The Pixel's review embargo just lifted earlier today, and reviewers have been very impressed with both the speed of the phone's 12.3MP shooter and the quality that its images capture. In his review of the Pixel, David said it has "the best smartphone camera on the market." Marc Levoy, the lead of a computational photography team at Google Research, discussed with The Verge just how much the software assists in making the Pixel's camera so damn good.

It's worth mentioning that Levoy is no rookie; before the Pixel, he worked on Google Jump (a 360-degree GoPro rig intended to be used for VR), Google Glass's burst mode, Nexus' HDR+ mode, and he's lectured about photography at Stanford. That's a pretty impressive resume. Also worth mentioning is that many of these features are possible thanks to the Snapdragon 821's Hexagon DSP.

Levoy says that HDR+ should be left on at all times, and, "[he] can't think of any reason to switch it off." That's probably because one of the main demerits of traditional HDR+ is slowness; for instance, with the Nexus 6P and 5X, you'd get a few-second delay. However, the Pixel's HDR+ is instant, and here's Levoy's explanation:

"The moment you press the shutter it's not actually taking a shot — it already took the shot. It took lots of shots! What happens when you press the shutter button is it just marks the time when you pressed it, uses the images it's already captured, and combines them together."


Some images from David's review.

HDR images are usually made by combining a number of shots with exposures concentrated on different areas, but the way the Pixel does HDR is completely different. Instead of exposing different pieces of the environment, it underexposes every shot (Levoy claims that the Pixel produces good colors in low light and denoises them well) and makes them pretty with math wizardry.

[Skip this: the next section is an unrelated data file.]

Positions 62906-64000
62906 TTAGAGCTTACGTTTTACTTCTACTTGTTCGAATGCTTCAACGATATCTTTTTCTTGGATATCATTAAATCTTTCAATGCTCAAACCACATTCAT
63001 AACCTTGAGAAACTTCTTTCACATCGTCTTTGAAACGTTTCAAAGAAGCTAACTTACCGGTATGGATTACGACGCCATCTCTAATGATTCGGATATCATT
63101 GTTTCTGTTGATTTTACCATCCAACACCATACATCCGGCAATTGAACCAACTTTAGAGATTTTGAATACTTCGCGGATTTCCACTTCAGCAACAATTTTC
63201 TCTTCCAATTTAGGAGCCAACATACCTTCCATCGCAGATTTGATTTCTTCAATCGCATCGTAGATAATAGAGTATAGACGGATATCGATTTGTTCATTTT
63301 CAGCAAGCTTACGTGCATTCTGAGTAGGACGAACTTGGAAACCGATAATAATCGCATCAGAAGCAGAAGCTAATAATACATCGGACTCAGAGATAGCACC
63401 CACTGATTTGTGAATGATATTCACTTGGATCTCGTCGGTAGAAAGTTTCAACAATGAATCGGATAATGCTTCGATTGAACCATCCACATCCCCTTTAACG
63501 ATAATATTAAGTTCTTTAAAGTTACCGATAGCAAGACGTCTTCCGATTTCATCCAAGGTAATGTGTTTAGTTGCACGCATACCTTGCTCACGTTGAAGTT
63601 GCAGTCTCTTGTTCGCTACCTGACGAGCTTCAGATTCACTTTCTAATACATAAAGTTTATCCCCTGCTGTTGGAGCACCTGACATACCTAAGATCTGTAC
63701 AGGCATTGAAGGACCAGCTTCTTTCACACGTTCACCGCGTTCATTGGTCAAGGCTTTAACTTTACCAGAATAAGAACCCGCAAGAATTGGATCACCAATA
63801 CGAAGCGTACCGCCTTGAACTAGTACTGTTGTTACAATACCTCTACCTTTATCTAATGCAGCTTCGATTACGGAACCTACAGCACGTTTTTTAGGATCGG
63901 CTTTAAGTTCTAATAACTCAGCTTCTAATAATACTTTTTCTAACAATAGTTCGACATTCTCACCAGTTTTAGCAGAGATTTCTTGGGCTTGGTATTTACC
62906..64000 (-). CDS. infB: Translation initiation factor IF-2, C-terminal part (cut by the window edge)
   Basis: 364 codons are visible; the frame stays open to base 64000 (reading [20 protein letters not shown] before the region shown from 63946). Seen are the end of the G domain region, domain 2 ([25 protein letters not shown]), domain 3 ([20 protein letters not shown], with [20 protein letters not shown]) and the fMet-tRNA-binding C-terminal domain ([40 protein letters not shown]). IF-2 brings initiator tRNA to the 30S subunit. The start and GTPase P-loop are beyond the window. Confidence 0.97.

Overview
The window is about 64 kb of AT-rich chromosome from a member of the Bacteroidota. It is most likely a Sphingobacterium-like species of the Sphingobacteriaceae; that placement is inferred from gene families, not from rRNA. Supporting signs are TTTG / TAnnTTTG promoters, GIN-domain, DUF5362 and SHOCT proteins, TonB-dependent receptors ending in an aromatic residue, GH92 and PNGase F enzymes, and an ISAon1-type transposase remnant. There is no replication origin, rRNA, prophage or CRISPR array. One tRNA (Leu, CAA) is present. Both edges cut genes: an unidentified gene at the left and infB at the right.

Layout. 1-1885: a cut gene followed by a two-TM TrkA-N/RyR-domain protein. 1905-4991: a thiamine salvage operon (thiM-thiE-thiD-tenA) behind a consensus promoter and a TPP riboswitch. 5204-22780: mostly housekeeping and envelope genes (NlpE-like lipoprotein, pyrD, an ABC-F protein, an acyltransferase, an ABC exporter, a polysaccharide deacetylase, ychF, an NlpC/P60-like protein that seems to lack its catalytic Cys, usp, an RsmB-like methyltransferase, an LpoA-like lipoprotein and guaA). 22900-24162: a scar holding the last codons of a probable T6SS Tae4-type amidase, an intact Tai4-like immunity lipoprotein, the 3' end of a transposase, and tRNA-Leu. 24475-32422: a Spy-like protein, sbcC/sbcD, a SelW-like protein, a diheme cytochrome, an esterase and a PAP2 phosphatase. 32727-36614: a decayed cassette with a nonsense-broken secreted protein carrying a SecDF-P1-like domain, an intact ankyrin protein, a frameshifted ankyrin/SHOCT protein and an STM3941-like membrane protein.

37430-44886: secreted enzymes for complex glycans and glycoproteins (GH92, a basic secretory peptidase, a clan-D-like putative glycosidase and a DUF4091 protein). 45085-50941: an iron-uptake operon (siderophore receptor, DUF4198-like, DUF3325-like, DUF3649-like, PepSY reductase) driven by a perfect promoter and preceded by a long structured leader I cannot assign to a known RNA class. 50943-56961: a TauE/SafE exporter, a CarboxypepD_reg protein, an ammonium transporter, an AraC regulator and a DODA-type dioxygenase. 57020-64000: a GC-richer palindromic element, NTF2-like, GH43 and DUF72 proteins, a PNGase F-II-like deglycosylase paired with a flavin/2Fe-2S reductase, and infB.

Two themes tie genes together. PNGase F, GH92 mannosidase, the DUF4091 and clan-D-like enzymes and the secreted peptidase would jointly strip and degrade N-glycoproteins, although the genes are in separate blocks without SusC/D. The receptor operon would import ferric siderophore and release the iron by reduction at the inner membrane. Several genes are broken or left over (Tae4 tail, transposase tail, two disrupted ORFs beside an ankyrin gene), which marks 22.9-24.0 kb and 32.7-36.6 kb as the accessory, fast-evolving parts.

"Mathematically speaking, take a picture of a shadowed area — it's got the right color, it's just very noisy because not many photons landed in those pixels. But the way the mathematics works, if I take nine shots, the noise will go down by a factor of three — by the square root of the number of shots that I take. And so just taking more shots will make that shot look fine. Maybe it's still dark, maybe I want to boost it with tone mapping, but it won't be noisy. One of the design principles we wanted to adhere to was no.ghosts. ever. Every shot looks the same except for object motion. Nothing is blown out in one shot and not in the other, nothing is noisier in one shot and not in the other. That makes alignment really robust."

When asked about the Pixel's lack of OIS, Levoy explained that HDR+ doesn't really need it, as the HDR+ mode that he really wants customers to use utilizes shorter exposures. This ties in well with his belief that photography will become more and more software-based. If the Pixel can do this well already, there's no telling how awesome these software-based cameras could get in the future.